Operationally, the Army must look to efficient ways to set, sustain and collapse theatres. Logistics forces must be designed to be expeditionary, rapidly deployable, and once again, modular. To protect vital, developing, anti-access / area-denial weapons and persistent land operations, the role of the combat force may become secondary and a protective force, bringing with it new logistics requirements. Theatre logistics capabilities will need to be easily dispersible and supporting an ‘austere’ fighting culture that must be rediscovered by the joint land force. This will allow the joint land force, as a whole, to do what no other force can – persist in the operational area. Operational mobility must be emphasised at all stages, enabling the projection of military power to where it is needed, but also to avoid suppression, destruction and defeat. Time will be on the side of the mobile.
Finally, the operational needs will make the tactical logistics requirements particularly challenging. Small logistics footprints will demand an improvement in the ability to prioritise and allocate resources, and with the ability to move with speed and to disperse and coalesce whenever support is required. Interdiction must be prepared for, prevented or avoided, for if the logistics footprint of the force is to be minimised, the capabilities that are deployed will be individually more important to the battlefield outcome. Technology must be exploited to offer scale, with equipment such as unmanned and robotics systems enabling the land force to do more at a lower operational risk. Flexibility, adaptability and tempo will become the defining traits of logistics capabilities and the system which sustains the ‘accelerated’ battle.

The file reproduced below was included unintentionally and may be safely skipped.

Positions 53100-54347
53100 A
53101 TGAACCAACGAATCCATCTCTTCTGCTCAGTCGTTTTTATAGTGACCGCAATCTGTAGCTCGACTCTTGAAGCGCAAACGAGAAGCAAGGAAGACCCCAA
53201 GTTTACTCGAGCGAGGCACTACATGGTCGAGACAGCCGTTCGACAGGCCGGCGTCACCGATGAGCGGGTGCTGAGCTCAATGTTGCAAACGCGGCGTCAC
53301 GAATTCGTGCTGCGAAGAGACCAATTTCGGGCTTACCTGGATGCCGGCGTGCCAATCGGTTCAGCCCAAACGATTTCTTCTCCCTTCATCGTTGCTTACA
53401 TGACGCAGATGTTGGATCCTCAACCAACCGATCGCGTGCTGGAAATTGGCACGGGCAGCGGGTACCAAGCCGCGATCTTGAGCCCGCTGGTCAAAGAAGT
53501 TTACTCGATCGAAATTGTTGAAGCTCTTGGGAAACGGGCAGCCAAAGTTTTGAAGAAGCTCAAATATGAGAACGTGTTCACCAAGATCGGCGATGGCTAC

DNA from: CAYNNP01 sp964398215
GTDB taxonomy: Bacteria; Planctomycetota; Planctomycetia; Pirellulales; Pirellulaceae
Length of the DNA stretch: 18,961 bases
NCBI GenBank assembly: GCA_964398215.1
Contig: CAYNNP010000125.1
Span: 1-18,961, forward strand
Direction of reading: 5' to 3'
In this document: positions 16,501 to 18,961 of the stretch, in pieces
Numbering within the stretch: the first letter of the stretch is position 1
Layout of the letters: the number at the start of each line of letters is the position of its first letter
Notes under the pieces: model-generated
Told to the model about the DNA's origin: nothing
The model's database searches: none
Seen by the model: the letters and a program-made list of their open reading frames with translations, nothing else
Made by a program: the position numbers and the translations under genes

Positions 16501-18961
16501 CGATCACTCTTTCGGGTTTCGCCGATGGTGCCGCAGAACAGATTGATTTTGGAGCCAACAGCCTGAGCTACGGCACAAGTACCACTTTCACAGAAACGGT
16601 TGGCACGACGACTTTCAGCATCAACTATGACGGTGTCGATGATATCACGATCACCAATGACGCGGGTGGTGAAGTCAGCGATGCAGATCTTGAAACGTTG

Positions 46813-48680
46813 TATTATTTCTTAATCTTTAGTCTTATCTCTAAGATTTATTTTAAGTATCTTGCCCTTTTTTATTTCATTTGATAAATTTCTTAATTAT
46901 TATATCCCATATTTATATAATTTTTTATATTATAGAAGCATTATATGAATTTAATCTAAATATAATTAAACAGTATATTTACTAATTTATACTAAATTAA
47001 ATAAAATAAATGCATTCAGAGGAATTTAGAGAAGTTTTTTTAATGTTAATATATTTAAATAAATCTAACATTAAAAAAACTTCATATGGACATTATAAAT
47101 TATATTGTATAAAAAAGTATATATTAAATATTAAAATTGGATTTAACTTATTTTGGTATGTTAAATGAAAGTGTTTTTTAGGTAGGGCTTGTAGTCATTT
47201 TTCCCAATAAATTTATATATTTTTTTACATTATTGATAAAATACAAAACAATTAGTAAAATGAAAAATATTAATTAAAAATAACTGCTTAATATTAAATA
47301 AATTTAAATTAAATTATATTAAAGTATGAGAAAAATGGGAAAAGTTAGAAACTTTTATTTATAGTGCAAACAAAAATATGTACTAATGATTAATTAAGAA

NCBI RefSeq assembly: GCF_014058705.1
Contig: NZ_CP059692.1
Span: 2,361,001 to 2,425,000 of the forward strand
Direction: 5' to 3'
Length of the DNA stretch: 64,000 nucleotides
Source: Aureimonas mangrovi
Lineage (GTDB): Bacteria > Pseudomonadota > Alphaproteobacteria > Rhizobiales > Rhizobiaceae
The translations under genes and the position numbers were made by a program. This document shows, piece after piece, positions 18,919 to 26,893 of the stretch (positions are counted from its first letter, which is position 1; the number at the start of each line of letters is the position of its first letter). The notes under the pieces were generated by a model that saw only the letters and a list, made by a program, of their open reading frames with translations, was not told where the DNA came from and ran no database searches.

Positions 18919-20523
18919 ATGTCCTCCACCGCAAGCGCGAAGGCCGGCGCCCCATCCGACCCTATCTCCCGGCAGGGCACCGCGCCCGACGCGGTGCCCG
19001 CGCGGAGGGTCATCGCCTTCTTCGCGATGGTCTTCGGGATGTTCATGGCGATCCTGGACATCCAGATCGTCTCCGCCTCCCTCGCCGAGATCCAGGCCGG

As I have said before in the context of predicting future war, all, some or none of the above may eventually apply. Nonetheless, if we accept the well-founded assumption that a new approach to joint warfighting is required, and ‘owning time’ is its main feature, we must also accept the role of logistics in determining the ‘value’ of a moment. Accelerated warfare, and the discussion and concepts which are likely to emerge in the Australian Army, offer us a chance to reflect on the changing character of war and potential threats that forces might face. It is self-evident that the logistics considerations which will ultimately impact on any response, considerations which reflect the role logistics has on timing and tempo, will need to be foremost in our minds:
‘One should understand the supply factor as a piece in the strategic jigsaw puzzle. By itself it means little, but one can assemble other pieces around its edges until the overall picture takes shape. Logistics helps determine which side will be able to mount the type of warfare it is best fitted to win. Thus, logistics takes its place in strategy as an arbiter of opportunity.’
– Thomas Kane, Military logistics and strategic performance
 Kane, T., Military logistics and strategic performance, p 8
 Ibid., p 9
 Kane, T., Military logistics and strategic performance, p 10